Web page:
From witches to ducks via Hibs stars: Edinburgh residents asked for suggestions on new street names for Capital
City-dwellers have been asked to provide potential new names for streets.
From witches to football stars with flowers and ducks in between, Edinburgh has a myriad of different street names, some dating back centuries.
Now, Edinburgh City Council are asking residents to suggest names for streets ahead of the new year after the late Tom Gilzean's name was added to the list following his death in November.
Other famous names already included in the list include former footballer Gordon Strachan, Trainspotting author Irvine Welsh, and sculptor Eduardo Paolozzi.
Anyone can propose a name by speaking to councillors, neighbourhood networks or directly to the council's street naming officers.
The current list of names is available online here.Streets named after witches and ducks
All names need to be justified by those proposing them and are checked against a set criteria, with the names meant to commemorate local history, noteworthy people, events or neighbourhood identity.
For example, Helen Thomson, Marion Dauline, Marion Stein, Marion Little and Isobel Young were among those accused of witchcraft in the Queensferry area, all of whom now have streets named after them.
Famous Five star Willie Ormond, who won three league championships with Hibs in the 1940s and 1950s, is on the list for a street to be named after him in the future.
His playing partner Eddie Turnbull is also on the list, while Lawrie Reilly already has a street named after him.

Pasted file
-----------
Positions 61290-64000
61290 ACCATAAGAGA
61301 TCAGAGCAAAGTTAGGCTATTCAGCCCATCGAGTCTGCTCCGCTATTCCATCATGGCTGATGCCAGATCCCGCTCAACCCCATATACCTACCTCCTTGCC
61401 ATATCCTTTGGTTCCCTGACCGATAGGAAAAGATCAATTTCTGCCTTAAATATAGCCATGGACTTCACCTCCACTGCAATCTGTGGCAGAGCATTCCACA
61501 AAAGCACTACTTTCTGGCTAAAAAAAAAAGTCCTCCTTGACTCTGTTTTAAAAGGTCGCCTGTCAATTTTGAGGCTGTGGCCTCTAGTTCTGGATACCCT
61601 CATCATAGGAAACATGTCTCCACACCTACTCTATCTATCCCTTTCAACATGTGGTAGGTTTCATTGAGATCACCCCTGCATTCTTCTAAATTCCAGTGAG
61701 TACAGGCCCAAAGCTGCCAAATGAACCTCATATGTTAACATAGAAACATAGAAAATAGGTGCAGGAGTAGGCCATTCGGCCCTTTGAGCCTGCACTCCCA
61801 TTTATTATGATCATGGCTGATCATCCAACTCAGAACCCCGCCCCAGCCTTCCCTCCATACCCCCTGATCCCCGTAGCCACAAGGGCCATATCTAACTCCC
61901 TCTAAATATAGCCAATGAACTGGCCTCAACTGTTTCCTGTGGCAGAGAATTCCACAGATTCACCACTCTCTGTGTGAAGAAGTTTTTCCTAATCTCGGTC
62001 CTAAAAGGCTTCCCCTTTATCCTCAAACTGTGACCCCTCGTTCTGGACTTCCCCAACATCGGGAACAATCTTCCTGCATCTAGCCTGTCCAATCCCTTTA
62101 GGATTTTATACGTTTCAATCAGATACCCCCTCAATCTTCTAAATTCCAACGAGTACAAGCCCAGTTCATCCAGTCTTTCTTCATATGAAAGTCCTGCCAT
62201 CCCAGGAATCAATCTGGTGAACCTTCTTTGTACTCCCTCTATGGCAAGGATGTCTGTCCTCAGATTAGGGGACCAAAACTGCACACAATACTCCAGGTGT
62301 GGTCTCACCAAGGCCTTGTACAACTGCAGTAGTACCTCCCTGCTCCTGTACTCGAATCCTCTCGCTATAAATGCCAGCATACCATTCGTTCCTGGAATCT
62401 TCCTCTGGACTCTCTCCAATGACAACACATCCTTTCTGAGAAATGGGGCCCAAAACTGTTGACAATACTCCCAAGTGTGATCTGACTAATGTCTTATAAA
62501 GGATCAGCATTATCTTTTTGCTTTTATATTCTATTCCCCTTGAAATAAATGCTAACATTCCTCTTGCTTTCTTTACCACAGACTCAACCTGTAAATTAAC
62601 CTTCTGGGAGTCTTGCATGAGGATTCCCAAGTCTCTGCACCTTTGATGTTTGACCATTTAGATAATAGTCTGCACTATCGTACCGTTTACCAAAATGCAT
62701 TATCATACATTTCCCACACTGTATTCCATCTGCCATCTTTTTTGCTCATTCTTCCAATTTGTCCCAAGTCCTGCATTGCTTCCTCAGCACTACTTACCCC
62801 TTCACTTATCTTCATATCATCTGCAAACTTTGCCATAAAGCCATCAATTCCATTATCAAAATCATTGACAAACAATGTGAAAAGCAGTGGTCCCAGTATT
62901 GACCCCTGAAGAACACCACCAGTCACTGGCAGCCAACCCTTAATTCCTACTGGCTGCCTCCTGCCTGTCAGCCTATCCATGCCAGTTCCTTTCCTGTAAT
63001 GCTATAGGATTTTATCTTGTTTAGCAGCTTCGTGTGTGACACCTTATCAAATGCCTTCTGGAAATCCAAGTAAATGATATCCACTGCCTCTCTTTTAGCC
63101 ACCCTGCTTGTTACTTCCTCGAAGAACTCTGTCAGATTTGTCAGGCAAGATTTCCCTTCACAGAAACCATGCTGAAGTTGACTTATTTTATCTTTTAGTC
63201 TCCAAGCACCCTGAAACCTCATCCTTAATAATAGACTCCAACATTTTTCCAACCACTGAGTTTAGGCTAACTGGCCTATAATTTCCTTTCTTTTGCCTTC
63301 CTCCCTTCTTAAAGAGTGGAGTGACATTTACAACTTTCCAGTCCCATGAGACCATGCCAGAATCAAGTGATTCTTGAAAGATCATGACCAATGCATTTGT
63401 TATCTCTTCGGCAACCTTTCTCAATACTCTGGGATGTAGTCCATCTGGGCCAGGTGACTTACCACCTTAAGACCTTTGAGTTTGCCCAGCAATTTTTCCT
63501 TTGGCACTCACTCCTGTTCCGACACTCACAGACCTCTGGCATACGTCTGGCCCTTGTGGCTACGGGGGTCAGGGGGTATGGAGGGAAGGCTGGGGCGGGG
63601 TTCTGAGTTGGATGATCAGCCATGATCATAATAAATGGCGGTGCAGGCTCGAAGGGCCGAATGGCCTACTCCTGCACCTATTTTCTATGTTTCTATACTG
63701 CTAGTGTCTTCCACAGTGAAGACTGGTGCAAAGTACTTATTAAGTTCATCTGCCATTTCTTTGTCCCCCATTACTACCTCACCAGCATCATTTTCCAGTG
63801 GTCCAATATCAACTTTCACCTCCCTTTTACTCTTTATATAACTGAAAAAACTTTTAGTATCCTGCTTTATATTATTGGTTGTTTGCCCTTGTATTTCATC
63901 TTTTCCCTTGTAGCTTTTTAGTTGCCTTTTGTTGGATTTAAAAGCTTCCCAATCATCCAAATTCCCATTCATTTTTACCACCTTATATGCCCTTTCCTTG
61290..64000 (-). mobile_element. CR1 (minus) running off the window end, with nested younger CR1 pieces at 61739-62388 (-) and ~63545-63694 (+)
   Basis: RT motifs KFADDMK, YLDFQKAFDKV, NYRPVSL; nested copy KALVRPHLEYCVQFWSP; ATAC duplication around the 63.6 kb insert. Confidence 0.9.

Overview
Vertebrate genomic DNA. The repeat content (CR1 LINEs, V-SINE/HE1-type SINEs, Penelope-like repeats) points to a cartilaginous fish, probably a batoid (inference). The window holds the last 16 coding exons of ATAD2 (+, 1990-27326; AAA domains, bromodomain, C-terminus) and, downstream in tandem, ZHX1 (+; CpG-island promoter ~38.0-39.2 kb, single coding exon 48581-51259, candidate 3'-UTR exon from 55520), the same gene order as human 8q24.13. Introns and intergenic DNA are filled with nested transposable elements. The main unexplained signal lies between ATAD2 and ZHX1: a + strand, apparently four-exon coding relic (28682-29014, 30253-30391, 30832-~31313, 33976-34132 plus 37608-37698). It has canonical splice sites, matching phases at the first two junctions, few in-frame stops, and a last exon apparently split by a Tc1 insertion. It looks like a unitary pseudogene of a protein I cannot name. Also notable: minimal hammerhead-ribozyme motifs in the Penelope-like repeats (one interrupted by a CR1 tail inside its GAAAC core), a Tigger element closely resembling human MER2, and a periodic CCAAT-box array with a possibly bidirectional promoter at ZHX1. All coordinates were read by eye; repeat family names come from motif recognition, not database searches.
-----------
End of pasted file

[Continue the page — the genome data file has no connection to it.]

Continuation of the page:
'Edinburgh rich with heritage'
Councillor Neil Gardiner, the planning convener, said: “We’re always looking for new suggestions so it’s great to see the bank is now online so people can go in have a look at new names we already have and hopefully it will provide some inspiration.
Edinburgh is rich with heritage and culture so we have some great examples which have been used in the last few years including names of suffragettes and soldiers who died in World War I.
"A recent motion was also passed to amend our guidance so that we can prioritise using names of women where possible.”
Councillor Maureen Child, vice planning convener, said: “The history behind some of the names used in the past is fascinating. One that jumped out at me was streets in Queensferry being named after witches being burned in the 17th Century.
"It’s not just names of people we are looking for. Some colourful examples are of streets relating to flora and fauna - Goldeneye Gait and Goldeneye Drive named after a duck, which can be found in the Burdiehouse Burn Valley Park near the development.
"In that area they also have Damselfly Road and Bullfinch Way. I’d encourage people to have a look at the bank and follow our guidance when making suggestions.”